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Spadina Literary Review  —  edition 17 page 15



The Art of Stealing a Cat

by Margaret Karmazin

Marcus had never particularly liked cats. Not that he was one of those obnoxious males (and it’s usually always males) who loathe the poor animals and kick them when they have the chance. Marcus was a decent person who appreciated animals of all varieties, especially in TV documentaries. Nothing better than a cozy evening, feet up on his girlfriend's lap, watching lions maneuvering to secure an antelope for dinner. But a real live animal in his or anyone else’s home was not so appealing.

“I’m getting a dog,” said Allison, his girlfriend. “It’s a long-haired chihuahua. My aunt’s dog had puppies and she’s giving me one.”

“A chihuahua?” said Marcus with distaste. “Don’t they yip a lot and bite ankles? Horrible little things.”

Allison lifted his feet from her lap and let them drop to the floor. “I suppose they do yip some but I haven’t experienced biting of ankles. Really, Marcus, you just hate animals, don’t think I haven’t noticed.”

“How did you notice this since we haven’t actually been around any animals?”

“Well, there’s the fact that you’ve never had any animals in your life. And we have been around animals and I haven’t forgotten how you reacted!”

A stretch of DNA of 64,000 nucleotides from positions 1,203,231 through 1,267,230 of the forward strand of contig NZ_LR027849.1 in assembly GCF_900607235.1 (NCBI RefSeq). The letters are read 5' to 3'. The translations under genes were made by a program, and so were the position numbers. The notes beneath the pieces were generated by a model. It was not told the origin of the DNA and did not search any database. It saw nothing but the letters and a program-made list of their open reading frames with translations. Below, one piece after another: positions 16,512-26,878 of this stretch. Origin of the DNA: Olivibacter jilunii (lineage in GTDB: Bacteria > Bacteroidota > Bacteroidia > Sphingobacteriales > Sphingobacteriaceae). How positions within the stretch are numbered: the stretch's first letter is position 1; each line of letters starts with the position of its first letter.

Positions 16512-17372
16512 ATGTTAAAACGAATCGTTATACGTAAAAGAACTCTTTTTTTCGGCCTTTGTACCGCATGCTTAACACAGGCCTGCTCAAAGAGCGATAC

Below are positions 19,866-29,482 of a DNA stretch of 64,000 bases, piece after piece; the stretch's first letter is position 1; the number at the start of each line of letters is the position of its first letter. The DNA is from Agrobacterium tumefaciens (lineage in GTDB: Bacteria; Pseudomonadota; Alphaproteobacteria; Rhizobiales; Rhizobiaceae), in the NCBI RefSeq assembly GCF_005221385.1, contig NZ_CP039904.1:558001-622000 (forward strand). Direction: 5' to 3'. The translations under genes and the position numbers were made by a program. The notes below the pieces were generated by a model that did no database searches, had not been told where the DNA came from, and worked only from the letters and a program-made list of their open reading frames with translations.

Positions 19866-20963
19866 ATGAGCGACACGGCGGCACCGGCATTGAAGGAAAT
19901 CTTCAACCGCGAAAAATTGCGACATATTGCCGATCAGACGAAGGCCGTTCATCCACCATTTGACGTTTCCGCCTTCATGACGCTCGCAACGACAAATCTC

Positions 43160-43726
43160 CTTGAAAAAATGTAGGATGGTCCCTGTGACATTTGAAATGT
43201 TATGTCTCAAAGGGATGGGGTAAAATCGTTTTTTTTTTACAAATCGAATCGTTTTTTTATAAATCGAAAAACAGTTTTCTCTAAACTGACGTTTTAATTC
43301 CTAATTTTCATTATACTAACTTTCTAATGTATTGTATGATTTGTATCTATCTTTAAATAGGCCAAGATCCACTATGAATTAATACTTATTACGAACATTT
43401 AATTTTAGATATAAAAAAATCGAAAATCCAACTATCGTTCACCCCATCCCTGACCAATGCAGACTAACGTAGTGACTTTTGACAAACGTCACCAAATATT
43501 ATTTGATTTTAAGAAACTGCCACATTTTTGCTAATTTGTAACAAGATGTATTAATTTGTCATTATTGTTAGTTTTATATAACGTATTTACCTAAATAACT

He paused the lion hunt and sat up. “When was this? How did I react?”

“That cookout at the Pattersons. When Sara’s cousin arrived with her Rottweiler and you got all weird, like the dog was going to charge right over and attack you.”

“Rottweilers are scary,” Marcus said. “They look like they belong in the Gestapo.”

“Sara’s cousin works with dogs. If anyone knows how to control a dog, it would be her.”

“Oh, so I should just trust a random stranger, just assume that a skinny little woman totally dominates this huge, mean-looking canine.”

“The dog was not mean-looking! See? You totally see animals differently than other people. He was cute. He licked my hand.”

Marcus shrugged. He was hurt and felt she was being unreasonable. Any sane person would feel intimidated by a Rottweiler.

Allison stood up. “And those baby chicks! At your sister’s house that time when Stacy and her friend had them in a box for the farming project? You wouldn’t even hold one. What kind of person can resist holding an adorable little fluff-ball?”

Marcus wracked his brain and finally recalled the time they went to his sister Meghan’s for Sunday brunch.

“Are you crazy?” he said, now standing up himself. “Birds carry disease! And I remember now — the girls were kissing them!”